Where there’s a will there’s a way
Last updated at 15:29, Friday, 02 November 2012
WILLPOWER is key in helping us control our lives, but all too often it seems to let us down. This expert advice could help boost its power and transform our fortunes.
IT’S a common lament that our lack of willpower often leaves us unable to resist life’s temptations whether it’s retail therapy, chocolate or wine.
Even if we try hard to strengthen our elusive mental resolve to say ‘no’ instead of ‘yes’ and dutifully make resolutions to do better annually, many of us frequently fail and become further discouraged by our ‘weakness’.
But it may not be all our fault, says Roy F Baumeister, co-author of Willpower: Why Self-Control Is The Secret To Success, who reveals a strategy to help us boost our willpower.
“People frequently feel overwhelmed these days because there are more temptations than ever to seduce us and distract us from our goals,” he points out.
“Your body may have dutifully reported to work on time but your mind can escape at any instant through the click of a mouse or a phone.
“You can put off any job by checking email or Facebook, surfing gossip sites or playing a video game. You can do enough damage in a 10-minute shopping spree to wreck your budget for the rest of the year.”
He and fellow author, John Tierney, who’ve spent years researching willpower found that people spend at least a fifth of their waking hours (three to four hours daily) resisting desires, which doesn’t include the time spent using willpower to make decisions.
The most commonly resisted desire, in one study they examined, was the urge to eat, followed by the urge to sleep, break off from work, succumb to sexual urges, and finally surf the web or watch television.
Generally, people were relatively effective at avoiding naps, sex and the urge to spend money, only mediocre at passing up food and soft drinks, but failed nearly half the time on resisting the lure of TV and the web.
Yet improving willpower is the best route to a better life, benefiting every area from personal life to career, according to Roy, and he believes we can strengthen our mental resolve by exercising it, in much the same way we might exercise our muscles.
“However you define success, it can’t be achieved without first mastering self-control and exercising willpower,” he says.
“Acquiring self-control isn’t as magically simple as the techniques in self-help books imply, nor is exercising it as grim as the Victorians made it out to be.
“Ultimately, it takes practise and self-awareness but the rewards are huge. Improved self-control will let you relax because it removes stress, enabling you to conserve willpower for the important challenges.
“Toning up your willpower will help you lead a more productive and fulfilling life and one which is easier and happier.”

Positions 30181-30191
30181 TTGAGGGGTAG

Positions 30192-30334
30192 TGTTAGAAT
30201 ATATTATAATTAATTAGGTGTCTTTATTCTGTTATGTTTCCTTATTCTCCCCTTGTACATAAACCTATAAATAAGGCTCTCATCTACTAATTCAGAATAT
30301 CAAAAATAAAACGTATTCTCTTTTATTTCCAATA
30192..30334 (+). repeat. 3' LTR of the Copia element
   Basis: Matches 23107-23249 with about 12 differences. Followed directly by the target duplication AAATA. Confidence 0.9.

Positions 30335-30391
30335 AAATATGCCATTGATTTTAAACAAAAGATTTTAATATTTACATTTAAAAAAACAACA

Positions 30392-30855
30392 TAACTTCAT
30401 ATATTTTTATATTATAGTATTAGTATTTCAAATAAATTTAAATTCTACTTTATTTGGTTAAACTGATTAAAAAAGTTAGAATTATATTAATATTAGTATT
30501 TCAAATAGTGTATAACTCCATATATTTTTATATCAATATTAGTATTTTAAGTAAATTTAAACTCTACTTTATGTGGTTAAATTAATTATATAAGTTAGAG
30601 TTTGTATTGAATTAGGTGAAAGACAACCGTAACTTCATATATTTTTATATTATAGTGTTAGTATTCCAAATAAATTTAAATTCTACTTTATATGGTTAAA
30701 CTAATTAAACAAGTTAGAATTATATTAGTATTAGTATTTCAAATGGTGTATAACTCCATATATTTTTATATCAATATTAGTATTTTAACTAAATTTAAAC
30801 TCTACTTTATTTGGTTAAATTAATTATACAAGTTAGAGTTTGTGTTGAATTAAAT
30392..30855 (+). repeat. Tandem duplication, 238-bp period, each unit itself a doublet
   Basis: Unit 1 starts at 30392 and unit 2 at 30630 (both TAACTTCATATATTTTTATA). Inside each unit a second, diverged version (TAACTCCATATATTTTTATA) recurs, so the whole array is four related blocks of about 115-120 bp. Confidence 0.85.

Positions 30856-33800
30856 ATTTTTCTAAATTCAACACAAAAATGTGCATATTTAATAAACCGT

Follow the simple 10-step plan to gain willpower without pain and help yourself transform your life.
DIET & WILLPOWER
Various research, says Roy, has highlighted the fact that low glucose levels in the body can leave people less able to control their will, to indulge in risky behaviour or be prone to temptation.
Mental energy is fuelled by the glucose in the body’s blood stream, so to help maintain steady self-control he suggests eating foods with a low-glycaemic index.
Those are foods such as vegetables, nuts including peanuts and cashews, raw fruits such as apples, blueberries and pears, cheese, fish, meat, and using olive oil.
Having those present in a diet will help give a sustained dose of glucose to the body, rather than a ‘quick hit’ derived from high glycaemic foods such as white bread, potatoes, white rice and fast food. The latter leaves you vulnerable to spikes in energy and therefore vulnerable to lack of control and cravings.
HIT THE SNOOZE BUTTON
Set aside enough time to sleep, Roy advises. “Lack of sleep has assorted bad effects on mind and body. Hidden among these is the weakening of self-control and related processes like decision making,” he points out.
“Adults routinely short-change themselves on sleep, and the result is less self control. By resting we reduce the body’s demands for glucose and we also improve its overall ability to make use of the glucose in the bloodstream.”
He highlights a recent study which found that workers who didn’t get enough sleep were more prone than others to engage in unethical conduct on the job, and more likely to falsely take credit for work actually done by others.
Try overriding a small but habitual bad habit, perhaps slouching when you sit at your desk, or avoiding bad speech habits such as peppering your conversation with “you know” or “like”.